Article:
P.S. DON"T TRY to format that partition with "GNOME-Disks" (if you did, then just delete (d) and recreate (n > p ...) that partition with fdisk).
Unfortunately the best way to re-format it is mkfs.fat / mkfs.exfat / mkfs.ext4 / mkfs.ntfs (with -Q switch for faster format)

Alt
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Re: [Tutorial] Make your Linux USB write-able

#2 Post by Alt » Sun Jun 17, 2018 2:04 pm

Originally I tried to fix different problem. It was impossible (and still is) to launch in UEFI mode all recent MX 17.1 Snapshots (April, May, June), while original 17.1 release was fine. As it turned out, I simply didn't have EFI partition on those new ISO-s.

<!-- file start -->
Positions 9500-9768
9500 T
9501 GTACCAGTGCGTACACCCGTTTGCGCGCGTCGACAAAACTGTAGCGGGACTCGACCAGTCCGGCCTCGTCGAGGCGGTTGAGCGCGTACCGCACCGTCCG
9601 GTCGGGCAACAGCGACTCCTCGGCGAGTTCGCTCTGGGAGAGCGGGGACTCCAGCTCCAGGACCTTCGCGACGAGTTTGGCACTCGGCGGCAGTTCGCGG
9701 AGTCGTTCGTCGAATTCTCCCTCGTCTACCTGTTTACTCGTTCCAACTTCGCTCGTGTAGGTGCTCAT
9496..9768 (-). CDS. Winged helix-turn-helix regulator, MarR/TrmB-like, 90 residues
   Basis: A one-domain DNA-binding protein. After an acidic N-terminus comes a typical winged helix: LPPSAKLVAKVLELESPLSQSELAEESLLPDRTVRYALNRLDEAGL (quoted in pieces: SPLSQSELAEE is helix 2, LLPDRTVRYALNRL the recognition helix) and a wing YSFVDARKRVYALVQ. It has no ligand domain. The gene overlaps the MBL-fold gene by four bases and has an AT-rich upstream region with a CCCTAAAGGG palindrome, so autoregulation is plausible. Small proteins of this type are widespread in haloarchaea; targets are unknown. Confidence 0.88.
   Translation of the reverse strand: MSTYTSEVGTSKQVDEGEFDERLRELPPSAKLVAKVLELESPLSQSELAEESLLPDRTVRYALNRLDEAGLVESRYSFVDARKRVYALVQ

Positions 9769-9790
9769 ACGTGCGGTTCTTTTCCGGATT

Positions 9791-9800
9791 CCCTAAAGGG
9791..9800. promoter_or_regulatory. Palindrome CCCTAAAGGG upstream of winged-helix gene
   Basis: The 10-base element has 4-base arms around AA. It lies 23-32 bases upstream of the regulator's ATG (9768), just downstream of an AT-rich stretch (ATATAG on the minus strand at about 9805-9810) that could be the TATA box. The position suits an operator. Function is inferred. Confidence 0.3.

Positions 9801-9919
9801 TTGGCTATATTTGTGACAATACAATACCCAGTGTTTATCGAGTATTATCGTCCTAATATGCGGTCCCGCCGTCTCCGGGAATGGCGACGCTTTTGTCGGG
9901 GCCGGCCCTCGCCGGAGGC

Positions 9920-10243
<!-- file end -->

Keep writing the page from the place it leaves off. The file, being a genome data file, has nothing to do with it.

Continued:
Actually the easiest method (kudos to fehlix for this suggestion!) is just to copy to your FAT32 USB stick all folders from ISO. But this way you won't be able to run that USB in Legacy mode.

So let's fix it (more or less) properly!

<This manual someday will become outdated and in order to follow it you must understand 1st post!>

-------
1)

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sudo fdisk /dev/sdb # n > p > enter (partition # 2) > enter (default first sector) > +14M (last sector) > t > enter (partition # 2) > ef (Hex code for EFI, check with L) > w
2)

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sudo mkfs.fat /dev/sdb2 -n MXEFI
3) Mount that partition with "Gnome Disks" or "Disk Manager"

4) On the first step I created 14 MB partition for "lazy" step 3-a
a) Copy folders "EFI" & "boot" from ISO to that partition
b) OR recreate such structure (taken it from original ISO)
  • EFI/BOOT/bootx64.efi ; EFI/BOOT/grubx64.efi ; EFI/BOOT/mt86.png
  • /boot/uefi-mt/mtest-64.efi
  • /boot/grub/grub.cfg